We sat down with Covisum Founder and President Joe Elsasser, CFP®, the author of, “The Extinction of the Nest Egg: How Successful Advisors Are Adopting a Carton Approach," to ask a few questions about his newly released white paper.
Q: For years we've been referring to retirement income as a nest egg. Why do you feel like that term is no longer really relevant?
A: The focus used to be on accumulating a certain dollar amount; let's accumulate this nest egg. But when you get into distribution, when it's time to really identify how you're going to harvest from a variety of different accounts that you've accumulated over time, it doesn't make a lot of sense to think of it as one egg. Instead, it makes a lot of sense to think about this concept of the carton. In other words, which eggs am I going to break for breakfast today and which eggs later on.
Q: You talk a lot about tax-efficient retirement strategies in the white paper. Can you tell me a little bit about how a tax-efficient retirement has evolved over time?
A: Sure. It used to be that everybody followed the same common knowledge. Take Social Security as soon as possible, use non-qualified money for as long as possible in order to keep taxes low and then defer, defer, defer on 401(k) or IRA savings. Now, that advice for some people still holds true. I'm not saying that that's not a good retirement income pattern. What we are saying is that it's not a universal retirement income pattern, and for an awful lot of people, there are better options. Whether that's doing Roth conversions or using IRA money to delay Social Security or blending IRA and non-qualified money in order to create greater tax efficiency, or more importantly spread out a tax liability you're not getting clobbered one year and getting a really low tax bill the next.
Q: You highlight Roth conversions in one of the case studies in the white paper. What are the benefits of being able to do Roth conversions?
A: In retirement income, there are a couple of key benefits. The first key benefit is the ability to avoid required minimum distributions. So, we regularly run into this problem where the client pays really low taxes until they hit 70 1/2. Then all of a sudden their minimum distributions are way more, and those excess distributions are being taxed at their highest marginal rate. So, there's a problem there. When I do Roth conversions, I'm getting money out of the IRAs, so I'm reducing the eventual minimum distribution, and that money is allowed to compound tax-free for what can be a very long time.
Q: How should advisors measure success?
A: The key metrics we focus on are: portfolio longevity, sustainable income and net after tax estate value. You think of portfolio longevity, the last thing a client wants to do is run out of money before they run out of life. That's the advisor way of talking about it. You've got to realize that the schoolteacher with a pension that's covering 95% of their pre-retirement income is in a very different circumstance than that middle manager who's only got 20% covered by Social Security and maybe no pension at all. So, if the portfolio doesn't last, then we're really concerned about sustainable income. If the portfolio does last through retirement, we care about what value is delivered to the people or causes our client cares about, and that's the estate value after tax. And that's a key consideration because obviously if I inherited an IRA, it's very different than inheriting a Roth IRA. They are two totally different values. Uncle Sam owns part of the traditional IRA.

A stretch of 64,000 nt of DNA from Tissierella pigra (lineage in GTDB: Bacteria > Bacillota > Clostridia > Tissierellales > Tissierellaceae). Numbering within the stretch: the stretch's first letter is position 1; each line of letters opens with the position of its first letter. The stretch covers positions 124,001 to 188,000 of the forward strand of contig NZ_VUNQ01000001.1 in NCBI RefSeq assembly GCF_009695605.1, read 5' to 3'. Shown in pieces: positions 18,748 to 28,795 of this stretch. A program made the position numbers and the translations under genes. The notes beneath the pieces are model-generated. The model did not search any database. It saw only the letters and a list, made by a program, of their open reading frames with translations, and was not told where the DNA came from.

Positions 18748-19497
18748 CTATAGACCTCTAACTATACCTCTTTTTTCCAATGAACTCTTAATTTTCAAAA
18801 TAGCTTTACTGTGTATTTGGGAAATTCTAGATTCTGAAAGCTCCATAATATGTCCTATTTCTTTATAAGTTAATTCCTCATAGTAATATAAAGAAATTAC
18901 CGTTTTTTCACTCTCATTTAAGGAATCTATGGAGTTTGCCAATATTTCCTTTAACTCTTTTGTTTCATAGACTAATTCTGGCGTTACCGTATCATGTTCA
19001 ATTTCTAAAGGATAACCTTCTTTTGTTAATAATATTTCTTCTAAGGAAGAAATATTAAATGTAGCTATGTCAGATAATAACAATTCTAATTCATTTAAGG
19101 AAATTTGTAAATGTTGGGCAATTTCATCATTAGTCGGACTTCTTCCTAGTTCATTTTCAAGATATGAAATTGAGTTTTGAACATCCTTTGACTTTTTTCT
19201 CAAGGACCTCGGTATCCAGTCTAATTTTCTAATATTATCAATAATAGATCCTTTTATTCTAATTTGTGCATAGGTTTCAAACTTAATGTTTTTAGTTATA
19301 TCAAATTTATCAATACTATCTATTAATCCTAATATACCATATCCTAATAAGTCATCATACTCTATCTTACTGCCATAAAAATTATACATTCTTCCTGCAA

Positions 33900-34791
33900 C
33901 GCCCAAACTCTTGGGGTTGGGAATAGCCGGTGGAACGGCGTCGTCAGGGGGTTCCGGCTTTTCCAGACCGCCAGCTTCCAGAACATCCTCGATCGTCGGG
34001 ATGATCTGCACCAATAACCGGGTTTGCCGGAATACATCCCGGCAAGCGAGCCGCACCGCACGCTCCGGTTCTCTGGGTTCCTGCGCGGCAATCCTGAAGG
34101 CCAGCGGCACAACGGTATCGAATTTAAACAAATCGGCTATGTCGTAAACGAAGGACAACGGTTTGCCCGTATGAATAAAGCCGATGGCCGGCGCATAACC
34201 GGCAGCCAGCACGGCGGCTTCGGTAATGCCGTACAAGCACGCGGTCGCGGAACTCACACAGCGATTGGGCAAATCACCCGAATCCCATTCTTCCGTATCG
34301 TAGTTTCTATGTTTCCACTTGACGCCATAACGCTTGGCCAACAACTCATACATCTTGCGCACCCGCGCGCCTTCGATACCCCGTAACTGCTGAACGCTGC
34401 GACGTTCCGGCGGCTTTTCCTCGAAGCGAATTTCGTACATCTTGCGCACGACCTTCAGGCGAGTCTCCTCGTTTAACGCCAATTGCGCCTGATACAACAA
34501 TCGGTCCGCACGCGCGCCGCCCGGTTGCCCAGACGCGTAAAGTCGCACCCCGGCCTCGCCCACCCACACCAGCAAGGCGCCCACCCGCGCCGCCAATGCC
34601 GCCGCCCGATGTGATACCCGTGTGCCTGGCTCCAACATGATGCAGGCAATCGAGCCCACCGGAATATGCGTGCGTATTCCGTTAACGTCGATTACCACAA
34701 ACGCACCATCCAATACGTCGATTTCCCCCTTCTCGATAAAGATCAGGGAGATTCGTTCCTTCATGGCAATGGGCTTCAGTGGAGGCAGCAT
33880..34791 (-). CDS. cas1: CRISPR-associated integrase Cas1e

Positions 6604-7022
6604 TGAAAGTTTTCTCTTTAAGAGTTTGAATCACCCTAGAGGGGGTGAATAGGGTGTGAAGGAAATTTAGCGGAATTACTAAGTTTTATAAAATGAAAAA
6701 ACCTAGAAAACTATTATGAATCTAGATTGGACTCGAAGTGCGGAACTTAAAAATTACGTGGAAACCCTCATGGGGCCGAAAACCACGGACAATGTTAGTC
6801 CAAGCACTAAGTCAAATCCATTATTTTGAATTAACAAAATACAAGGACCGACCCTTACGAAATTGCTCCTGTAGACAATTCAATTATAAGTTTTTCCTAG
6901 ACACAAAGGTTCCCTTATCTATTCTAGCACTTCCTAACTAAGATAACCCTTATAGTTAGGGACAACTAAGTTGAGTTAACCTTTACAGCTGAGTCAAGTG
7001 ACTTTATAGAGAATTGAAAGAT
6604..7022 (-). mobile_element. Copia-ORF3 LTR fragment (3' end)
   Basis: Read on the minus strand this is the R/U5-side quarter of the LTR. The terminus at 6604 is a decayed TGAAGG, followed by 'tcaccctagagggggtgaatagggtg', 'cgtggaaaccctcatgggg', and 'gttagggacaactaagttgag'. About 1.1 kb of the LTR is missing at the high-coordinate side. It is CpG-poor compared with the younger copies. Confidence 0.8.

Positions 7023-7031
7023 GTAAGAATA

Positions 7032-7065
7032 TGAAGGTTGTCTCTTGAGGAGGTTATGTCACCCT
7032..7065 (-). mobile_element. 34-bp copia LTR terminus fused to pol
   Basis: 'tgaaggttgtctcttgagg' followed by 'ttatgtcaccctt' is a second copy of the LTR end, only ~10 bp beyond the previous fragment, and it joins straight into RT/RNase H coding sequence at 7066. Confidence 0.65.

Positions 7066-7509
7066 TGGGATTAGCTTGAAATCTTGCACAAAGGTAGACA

Q: What does this shift away from the concept of the "nest egg" mean for the future of fintech?
A: All of this is eventually going to be automated. I mean, I'll just put it that simply, I fully expect that 10 years from now, this idea which account we're going to use at which points in retirement in order to create tax advantage and even the harvesting from different accounts and combining one income stream will actually probably be all automated. However, advisors who are aware of those options will be able to deliver huge value to their clients over the next 10 years.
Q: What is the main message that you really hope advisors take away?
A: I think the main message is actually how to communicate the advisor's value. When we talk about a "nest egg," were we're just talking about investing the "nest egg". When we talk about a carton, we're really talking about engineering. How am I going to put this together in a way that makes sense and delivers value to the client?